Our attorneys can help you with probate and estate administration – a process that can daunting and costly, particularly if there is no will.
What is Probate?
Probate is the process of the court examining a person’s will after death, declaring it valid, and appointing an executor to administer the estate according to the terms of the will. If someone has died without a will in place, the distribution of his or her assets is decided through estate administration. Depending on the situation, the probate and estate administration process may take many months and can be unnecessarily expensive.
Read about creating trusts to avoid the costs of probate
Sometimes the attorney and executor will encounter problems during the administration of the estate. A will may have been lost or destroyed, or multiple wills may have been presented for probate. Perhaps the will was changed without being signed by the decedent or a family member believes a will contest is necessary. Our experienced estate planning and administration attorneys have handled all of these issues effectively.
What Does the Executor Do?
The person named as executor of an estate is solely responsible for settling and distributing the estate according to the terms of the decedent’s Last Will and Testament. He or she will be issued a Certificate of Appointment from the court, collect all of the decedent’s assets, pay the decedent’s debts, and distribute the rest of the estate. The executor is also responsible for paying expenses such as taxes, medical bills and funeral costs, and with the help of a professional advisor, for determining whether final federal or state income tax returns must be filed.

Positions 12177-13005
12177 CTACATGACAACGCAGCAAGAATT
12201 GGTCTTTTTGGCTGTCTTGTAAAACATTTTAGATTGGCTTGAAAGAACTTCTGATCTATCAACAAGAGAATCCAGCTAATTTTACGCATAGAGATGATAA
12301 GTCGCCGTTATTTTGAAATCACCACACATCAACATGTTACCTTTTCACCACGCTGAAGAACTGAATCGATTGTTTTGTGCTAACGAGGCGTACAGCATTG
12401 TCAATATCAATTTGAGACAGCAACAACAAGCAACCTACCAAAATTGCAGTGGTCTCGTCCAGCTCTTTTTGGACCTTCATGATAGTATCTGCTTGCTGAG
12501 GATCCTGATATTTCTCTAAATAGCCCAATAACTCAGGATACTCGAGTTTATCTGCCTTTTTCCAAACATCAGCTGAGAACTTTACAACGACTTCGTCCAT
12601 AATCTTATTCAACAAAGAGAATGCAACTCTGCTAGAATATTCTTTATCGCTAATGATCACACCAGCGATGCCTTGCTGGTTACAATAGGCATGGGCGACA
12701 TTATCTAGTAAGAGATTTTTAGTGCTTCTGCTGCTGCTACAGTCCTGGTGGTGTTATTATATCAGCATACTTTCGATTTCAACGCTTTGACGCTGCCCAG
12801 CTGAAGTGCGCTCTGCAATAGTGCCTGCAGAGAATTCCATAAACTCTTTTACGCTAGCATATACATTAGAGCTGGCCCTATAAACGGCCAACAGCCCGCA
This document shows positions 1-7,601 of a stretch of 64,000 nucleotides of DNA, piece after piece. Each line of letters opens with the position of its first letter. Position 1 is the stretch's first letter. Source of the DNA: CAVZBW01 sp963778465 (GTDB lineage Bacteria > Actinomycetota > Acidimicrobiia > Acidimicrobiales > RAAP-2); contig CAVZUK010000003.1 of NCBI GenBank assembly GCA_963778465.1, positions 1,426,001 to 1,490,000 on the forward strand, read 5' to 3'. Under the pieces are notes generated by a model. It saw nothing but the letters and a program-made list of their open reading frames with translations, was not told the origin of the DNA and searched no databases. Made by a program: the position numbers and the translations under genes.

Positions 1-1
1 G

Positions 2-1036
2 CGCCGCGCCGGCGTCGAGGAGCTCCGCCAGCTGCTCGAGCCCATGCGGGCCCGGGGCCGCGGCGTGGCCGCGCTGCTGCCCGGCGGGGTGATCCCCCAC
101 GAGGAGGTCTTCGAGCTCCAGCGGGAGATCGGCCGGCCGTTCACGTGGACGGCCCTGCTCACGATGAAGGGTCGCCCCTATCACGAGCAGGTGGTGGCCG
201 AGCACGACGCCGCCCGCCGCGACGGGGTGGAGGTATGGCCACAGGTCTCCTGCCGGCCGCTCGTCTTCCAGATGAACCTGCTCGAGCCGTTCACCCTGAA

What is the Final Accounting Process?
The executor’s responsibilities are not over until they have accounted for the receipt of assets in the decedent’s name alone at the time of death, debts, funeral and administration expenses and taxes, distributions to beneficiaries, any remaining expenses, and the balance to be distributed after all payments have been made. The executor must show receipts of income, expenses and taxes paid from this amount, and the balance to be distributed. How complex the accounting process will be varies with the estate.
How Does the Court Decide Who Receives My Property?
If you created a Last Will & Testament, the court already knows how to distribute your property. However, if you never created a will, the Probate Court will inventory all property and determine who will inherit it. Massachusetts law specifies how certain property and assets should be distributed without a will in place.
Our experienced estate planning attorneys can help you understand these laws and the process of probate and estate administration.
Massachusetts Probate & Administration Lawyers
Law Offices conveniently located on the South Shore in Hanover and Quincy, MA serving Boston and Eastern Massachusetts